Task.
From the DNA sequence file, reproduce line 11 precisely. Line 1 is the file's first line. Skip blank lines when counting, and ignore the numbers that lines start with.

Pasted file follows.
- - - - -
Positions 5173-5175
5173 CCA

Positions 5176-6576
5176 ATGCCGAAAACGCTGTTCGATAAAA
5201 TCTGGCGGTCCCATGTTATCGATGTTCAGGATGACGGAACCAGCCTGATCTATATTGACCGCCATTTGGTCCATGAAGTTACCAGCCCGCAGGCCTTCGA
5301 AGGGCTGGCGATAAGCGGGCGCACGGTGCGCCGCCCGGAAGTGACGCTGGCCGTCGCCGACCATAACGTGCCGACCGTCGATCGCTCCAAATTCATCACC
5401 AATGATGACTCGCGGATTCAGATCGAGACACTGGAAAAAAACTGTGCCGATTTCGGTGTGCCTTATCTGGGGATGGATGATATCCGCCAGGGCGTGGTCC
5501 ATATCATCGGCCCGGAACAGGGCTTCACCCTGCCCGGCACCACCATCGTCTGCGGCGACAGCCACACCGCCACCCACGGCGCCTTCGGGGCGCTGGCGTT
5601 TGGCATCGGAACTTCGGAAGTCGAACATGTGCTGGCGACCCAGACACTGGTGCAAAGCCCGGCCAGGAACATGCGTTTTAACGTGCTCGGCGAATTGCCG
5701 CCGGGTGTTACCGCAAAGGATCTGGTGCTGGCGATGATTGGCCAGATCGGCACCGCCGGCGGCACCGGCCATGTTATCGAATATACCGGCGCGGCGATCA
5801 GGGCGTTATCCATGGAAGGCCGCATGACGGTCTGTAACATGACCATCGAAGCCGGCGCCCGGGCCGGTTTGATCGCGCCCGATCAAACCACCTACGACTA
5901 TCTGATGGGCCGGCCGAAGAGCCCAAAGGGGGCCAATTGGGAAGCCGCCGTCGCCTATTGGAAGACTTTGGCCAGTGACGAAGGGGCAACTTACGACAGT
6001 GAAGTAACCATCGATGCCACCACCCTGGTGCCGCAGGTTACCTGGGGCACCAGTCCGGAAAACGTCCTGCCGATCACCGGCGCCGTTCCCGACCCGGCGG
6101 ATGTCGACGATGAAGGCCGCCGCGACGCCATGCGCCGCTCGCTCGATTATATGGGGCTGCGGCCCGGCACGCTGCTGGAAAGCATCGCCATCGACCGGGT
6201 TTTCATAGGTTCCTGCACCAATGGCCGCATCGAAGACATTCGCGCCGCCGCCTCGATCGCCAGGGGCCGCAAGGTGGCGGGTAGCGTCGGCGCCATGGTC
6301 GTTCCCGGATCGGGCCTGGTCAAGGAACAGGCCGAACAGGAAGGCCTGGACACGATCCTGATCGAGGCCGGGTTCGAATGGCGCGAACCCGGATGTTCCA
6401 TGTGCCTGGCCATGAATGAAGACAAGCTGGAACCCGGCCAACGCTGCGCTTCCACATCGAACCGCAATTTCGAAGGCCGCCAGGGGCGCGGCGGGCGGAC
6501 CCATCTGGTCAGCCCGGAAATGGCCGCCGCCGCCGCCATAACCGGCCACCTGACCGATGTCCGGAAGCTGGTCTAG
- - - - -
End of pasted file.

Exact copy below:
5801 GGGCGTTATCCATGGAAGGCCGCATGACGGTCTGTAACATGACCATCGAAGCCGGCGCCCGGGCCGGTTTGATCGCGCCCGATCAAACCACCTACGACTA